Ashley: So there are lots of impediments given the way that we’ve built up the delta, and people are really beginning to move away from it. And you know, the kind of retreat is the ultimate solution, unfortunately at this point. This history really is a testament to exactly what you’re asking me about, you know, the way we need to be able to think about ecosystems in their full complexity and across geographical scales that are very different from the kinds of scales that we’ve constructed. Whether they’re metropolitan or the scale of the nation-state. Nature just doesn’t abide by those kinds of hard and fixed lines.

Elaine: Why the city? Why coastal cities like New Orleans, New York as sites of what you call “peril and promise.”

Ashley: I was thinking about the fact, and this goes back to your initial question about postcolonial studies, I was thinking about the fact that the majority of humanity is now urban, that the vast majority of the urbanization that’s going to happen in this century is going to take place in cities of the global south. And there’s a lot of colonial framing of urbanization that still shapes how we perceive that urbanization. You know, places like Lagos and Jakarta are often perceived through a kind of Western lens as a bearance or failed examples of urbanization. And so critics like Mike Davis have alerted us to the fact that this planet, “planet of slums” as he describes it, you know, is something that is one of the key and defining characteristics of, for human experience essentially, in this century. Yet, I don’t think it gets dealt with enough. And thinking about that fact of planetary urbanization, for me necessarily entailed thinking about the impact of climate change on the city and the ways in which cities are themselves drivers of climate change. So, you know, as people move out of rural areas to cities, they tend to consume more. They tend to be connected to the grid and other forms of energy infrastructure that leads to carbon production. And so planetary urbanization is a big driver of climate change. And yet in addition, cities are very much on the frontlines of the impacts of climate change because cities have these highly developed and vulnerable infrastructures. Even global south cities, you know, people as I said, want to have access to the grid and live in close propinquity to one another. And that can mean that something like the urban heat island effect, which is — although we tend to think about sea level rise and fast onset natural disasters like hurricanes or tsunamis as the biggest threat to coastal cities — in fact, the urban heat island effect tends to be the most destructive form of climate change, at least in terms of raw numbers of people who suffer from forms of anthropogenic climate change in an urban setting.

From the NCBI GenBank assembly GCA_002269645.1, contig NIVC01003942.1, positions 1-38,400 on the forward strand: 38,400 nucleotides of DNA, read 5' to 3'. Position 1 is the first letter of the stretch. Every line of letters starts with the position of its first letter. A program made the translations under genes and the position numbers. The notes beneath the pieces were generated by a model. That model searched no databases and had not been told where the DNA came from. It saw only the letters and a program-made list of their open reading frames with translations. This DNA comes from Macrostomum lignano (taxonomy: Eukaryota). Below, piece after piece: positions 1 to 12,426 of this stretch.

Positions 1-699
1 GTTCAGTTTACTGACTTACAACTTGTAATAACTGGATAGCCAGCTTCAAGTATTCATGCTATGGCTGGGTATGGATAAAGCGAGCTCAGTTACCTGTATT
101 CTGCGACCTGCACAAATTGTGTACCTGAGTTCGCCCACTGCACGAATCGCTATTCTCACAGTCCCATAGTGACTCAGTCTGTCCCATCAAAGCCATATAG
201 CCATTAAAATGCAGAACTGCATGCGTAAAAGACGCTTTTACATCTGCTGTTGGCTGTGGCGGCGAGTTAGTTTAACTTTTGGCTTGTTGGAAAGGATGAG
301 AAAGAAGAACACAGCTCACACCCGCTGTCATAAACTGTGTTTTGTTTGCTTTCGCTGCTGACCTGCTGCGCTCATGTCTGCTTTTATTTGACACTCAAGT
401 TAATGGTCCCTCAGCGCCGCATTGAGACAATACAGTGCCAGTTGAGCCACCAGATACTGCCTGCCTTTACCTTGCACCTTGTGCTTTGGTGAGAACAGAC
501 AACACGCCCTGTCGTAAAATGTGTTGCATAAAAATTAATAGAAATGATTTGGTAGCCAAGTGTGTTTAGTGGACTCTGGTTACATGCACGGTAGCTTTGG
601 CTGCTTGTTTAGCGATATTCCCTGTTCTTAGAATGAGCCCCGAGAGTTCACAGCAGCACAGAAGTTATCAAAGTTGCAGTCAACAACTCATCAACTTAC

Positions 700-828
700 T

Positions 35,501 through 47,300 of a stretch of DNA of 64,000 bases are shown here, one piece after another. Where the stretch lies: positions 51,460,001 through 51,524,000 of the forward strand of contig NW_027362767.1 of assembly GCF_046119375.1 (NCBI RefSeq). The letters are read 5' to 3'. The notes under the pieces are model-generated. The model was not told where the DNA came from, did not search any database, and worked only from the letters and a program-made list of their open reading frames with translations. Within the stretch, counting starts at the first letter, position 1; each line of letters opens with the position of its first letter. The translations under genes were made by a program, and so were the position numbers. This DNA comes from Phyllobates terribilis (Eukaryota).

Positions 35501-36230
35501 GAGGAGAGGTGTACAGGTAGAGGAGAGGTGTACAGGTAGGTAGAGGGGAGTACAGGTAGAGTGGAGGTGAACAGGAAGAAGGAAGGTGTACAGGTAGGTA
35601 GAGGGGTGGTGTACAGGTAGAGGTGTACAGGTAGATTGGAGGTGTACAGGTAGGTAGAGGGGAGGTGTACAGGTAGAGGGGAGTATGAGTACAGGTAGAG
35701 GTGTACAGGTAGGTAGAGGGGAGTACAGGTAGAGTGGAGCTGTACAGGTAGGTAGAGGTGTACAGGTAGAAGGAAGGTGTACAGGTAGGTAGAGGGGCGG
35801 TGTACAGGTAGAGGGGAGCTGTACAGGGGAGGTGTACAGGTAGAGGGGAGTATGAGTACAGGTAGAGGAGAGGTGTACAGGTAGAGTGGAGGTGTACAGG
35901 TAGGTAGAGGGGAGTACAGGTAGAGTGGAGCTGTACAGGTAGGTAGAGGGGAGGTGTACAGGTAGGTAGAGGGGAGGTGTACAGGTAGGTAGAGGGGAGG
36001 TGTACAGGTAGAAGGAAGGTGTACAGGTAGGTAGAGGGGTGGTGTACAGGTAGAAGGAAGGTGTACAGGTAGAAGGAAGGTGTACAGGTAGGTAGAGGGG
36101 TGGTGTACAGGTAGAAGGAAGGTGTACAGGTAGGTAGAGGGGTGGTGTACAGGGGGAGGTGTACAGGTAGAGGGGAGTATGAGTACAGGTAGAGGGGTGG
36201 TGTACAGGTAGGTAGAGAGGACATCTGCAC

Ashley: So, yeah, thinking about the extreme vulnerability of cities is really important. I wanted to get at that dynamic and also link what’s been happening in instances which might be quite prominent in readers in the global north and you know, in a North American setting after Hurricane Katrina and Hurricane Sandy, to what’s happening in many other parts of the world. Because I think that neoliberal globalization has meant that a lot of urban development has taken place in coastal zones. You know, just think for instance, about the way that one of the key strategies of neoliberal globalization has been to offshore production, much manufacturing production to other countries like China where labor is cheaper. What parts of China have developed? Well it’s been cities like Guangzhou and Shenzen that are all based in the coastal areas and are highly vulnerable to climate change. So, you know, thinking about how some of the primary dynamics of the present moment connected to the growth, the global growth of capitalism, are very much shaping an urban future that we need to be thinking about and adapting ourselves for, I think is really kind of key.

Elaine: The powerful term you use is the title of your book, which is “extreme city.” And you say global capitalism has run amok. Can you define an extreme city? Because you don’t mean megacity, right? You’re not talking about population.